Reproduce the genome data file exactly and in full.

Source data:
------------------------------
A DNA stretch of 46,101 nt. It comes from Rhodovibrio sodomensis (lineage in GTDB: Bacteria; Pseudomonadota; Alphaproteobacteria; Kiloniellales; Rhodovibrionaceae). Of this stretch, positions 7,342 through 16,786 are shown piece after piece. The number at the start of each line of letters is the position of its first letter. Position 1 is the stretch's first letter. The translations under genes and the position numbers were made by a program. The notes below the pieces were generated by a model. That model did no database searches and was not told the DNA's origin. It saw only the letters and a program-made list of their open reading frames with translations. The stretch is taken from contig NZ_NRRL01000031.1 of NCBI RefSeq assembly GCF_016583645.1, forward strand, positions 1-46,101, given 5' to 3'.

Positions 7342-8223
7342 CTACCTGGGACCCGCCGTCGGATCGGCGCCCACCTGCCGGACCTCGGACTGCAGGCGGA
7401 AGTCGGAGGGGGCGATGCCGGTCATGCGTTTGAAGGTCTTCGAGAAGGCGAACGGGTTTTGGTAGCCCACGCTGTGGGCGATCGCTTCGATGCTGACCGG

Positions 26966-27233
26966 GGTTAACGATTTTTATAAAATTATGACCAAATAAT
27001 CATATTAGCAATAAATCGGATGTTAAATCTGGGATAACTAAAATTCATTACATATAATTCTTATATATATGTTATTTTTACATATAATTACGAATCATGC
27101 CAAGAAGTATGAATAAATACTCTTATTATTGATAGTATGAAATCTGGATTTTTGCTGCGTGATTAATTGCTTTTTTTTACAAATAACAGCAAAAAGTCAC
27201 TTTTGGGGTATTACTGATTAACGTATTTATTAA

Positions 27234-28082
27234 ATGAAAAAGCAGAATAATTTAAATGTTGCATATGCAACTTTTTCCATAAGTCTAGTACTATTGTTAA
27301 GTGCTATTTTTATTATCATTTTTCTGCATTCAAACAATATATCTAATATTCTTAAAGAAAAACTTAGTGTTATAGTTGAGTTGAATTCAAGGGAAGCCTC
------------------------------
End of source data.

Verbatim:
A DNA stretch of 46,101 nt. It comes from Rhodovibrio sodomensis (lineage in GTDB: Bacteria; Pseudomonadota; Alphaproteobacteria; Kiloniellales; Rhodovibrionaceae). Of this stretch, positions 7,342 through 16,786 are shown piece after piece. The number at the start of each line of letters is the position of its first letter. Position 1 is the stretch's first letter. The translations under genes and the position numbers were made by a program. The notes below the pieces were generated by a model. That model did no database searches and was not told the DNA's origin. It saw only the letters and a program-made list of their open reading frames with translations. The stretch is taken from contig NZ_NRRL01000031.1 of NCBI RefSeq assembly GCF_016583645.1, forward strand, positions 1-46,101, given 5' to 3'.

Positions 7342-8223
7342 CTACCTGGGACCCGCCGTCGGATCGGCGCCCACCTGCCGGACCTCGGACTGCAGGCGGA
7401 AGTCGGAGGGGGCGATGCCGGTCATGCGTTTGAAGGTCTTCGAGAAGGCGAACGGGTTTTGGTAGCCCACGCTGTGGGCGATCGCTTCGATGCTGACCGG

Positions 26966-27233
26966 GGTTAACGATTTTTATAAAATTATGACCAAATAAT
27001 CATATTAGCAATAAATCGGATGTTAAATCTGGGATAACTAAAATTCATTACATATAATTCTTATATATATGTTATTTTTACATATAATTACGAATCATGC
27101 CAAGAAGTATGAATAAATACTCTTATTATTGATAGTATGAAATCTGGATTTTTGCTGCGTGATTAATTGCTTTTTTTTACAAATAACAGCAAAAAGTCAC
27201 TTTTGGGGTATTACTGATTAACGTATTTATTAA

Positions 27234-28082
27234 ATGAAAAAGCAGAATAATTTAAATGTTGCATATGCAACTTTTTCCATAAGTCTAGTACTATTGTTAA
27301 GTGCTATTTTTATTATCATTTTTCTGCATTCAAACAATATATCTAATATTCTTAAAGAAAAACTTAGTGTTATAGTTGAGTTGAATTCAAGGGAAGCCTC